Trim and thin
Radio interview source: Dr. James Schmidt, home horticulture Extension specialist, University of Illinois
On my way to work each day, I drive by a grove of apple trees. They're heavy with fruit and it won't be long until fresh apples are sitting on my table. Whether you have a full orchard or just a couple trees in the backyard, summer is a good time to take care of important maintenance issues to ensure a good harvest.
The bulk of pruning is usually done in late winter or early spring, but you can knock off a few branches this time of year, too, especially to keep small trees from getting too tall. My sister, Molly, grows cherries and prefers pruning in August to correct issues with tree shape and crowding. Pruning in the summer doesn't invigorate the tree to stimulate new growth like dormant pruning does in winter and spring.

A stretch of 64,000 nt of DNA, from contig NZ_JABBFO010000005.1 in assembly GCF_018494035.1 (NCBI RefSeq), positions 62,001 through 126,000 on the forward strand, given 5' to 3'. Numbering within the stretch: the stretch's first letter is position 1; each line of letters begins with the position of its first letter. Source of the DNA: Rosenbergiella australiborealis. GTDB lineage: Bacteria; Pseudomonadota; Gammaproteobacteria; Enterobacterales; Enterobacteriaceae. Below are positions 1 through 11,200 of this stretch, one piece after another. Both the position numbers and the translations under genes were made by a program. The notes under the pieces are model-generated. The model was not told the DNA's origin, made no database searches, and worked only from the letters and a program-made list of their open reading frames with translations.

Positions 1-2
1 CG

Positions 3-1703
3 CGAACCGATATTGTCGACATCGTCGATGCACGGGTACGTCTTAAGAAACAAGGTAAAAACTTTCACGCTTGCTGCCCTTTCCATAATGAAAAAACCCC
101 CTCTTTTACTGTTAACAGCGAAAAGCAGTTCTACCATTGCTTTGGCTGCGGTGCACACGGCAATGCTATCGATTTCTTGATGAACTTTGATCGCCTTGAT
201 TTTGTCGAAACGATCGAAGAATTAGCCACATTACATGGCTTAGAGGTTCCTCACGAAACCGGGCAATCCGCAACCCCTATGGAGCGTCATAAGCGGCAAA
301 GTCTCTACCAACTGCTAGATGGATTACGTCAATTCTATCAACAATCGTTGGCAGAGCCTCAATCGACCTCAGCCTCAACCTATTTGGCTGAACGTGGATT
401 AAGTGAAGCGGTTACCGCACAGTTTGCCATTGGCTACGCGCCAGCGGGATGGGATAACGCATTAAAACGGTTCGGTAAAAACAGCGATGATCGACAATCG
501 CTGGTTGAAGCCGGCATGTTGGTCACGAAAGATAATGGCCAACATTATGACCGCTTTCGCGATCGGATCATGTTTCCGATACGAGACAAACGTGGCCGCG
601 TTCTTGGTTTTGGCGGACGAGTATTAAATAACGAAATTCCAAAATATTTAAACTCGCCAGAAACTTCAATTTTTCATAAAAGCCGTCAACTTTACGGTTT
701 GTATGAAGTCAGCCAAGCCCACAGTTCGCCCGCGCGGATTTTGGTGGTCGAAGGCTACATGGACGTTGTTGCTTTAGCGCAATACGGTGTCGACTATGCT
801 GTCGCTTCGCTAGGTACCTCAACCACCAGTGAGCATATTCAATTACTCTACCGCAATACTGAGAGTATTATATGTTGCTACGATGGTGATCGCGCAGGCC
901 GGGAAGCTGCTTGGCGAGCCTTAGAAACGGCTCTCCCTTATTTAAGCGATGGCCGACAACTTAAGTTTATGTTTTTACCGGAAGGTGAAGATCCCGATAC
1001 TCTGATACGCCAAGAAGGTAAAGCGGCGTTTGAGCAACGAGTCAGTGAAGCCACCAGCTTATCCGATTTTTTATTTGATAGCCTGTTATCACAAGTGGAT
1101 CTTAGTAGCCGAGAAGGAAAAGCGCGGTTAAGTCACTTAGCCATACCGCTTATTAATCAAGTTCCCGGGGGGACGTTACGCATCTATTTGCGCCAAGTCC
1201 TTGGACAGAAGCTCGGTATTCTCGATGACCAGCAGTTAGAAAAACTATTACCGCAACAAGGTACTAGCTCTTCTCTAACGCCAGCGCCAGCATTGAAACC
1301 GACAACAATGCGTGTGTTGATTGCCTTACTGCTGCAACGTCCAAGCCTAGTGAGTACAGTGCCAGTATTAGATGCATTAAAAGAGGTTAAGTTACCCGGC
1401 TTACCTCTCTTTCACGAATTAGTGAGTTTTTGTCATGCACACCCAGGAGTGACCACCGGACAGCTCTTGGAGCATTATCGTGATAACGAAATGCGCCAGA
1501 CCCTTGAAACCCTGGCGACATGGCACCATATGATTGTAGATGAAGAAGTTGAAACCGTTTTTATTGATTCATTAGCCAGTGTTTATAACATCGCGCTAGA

While you're giving the trees a makeover, the fruit should be thinned out as well, says Extension specialist Dr. Jim Schmidt at the University of Illinois.
"The reason is that the fruits do compete with each other for light and for nutrients," Schmidt says. "If you have too many fruits on a limb, they wind up being smaller and of poor quality, so it is very important to thin a fruit tree."
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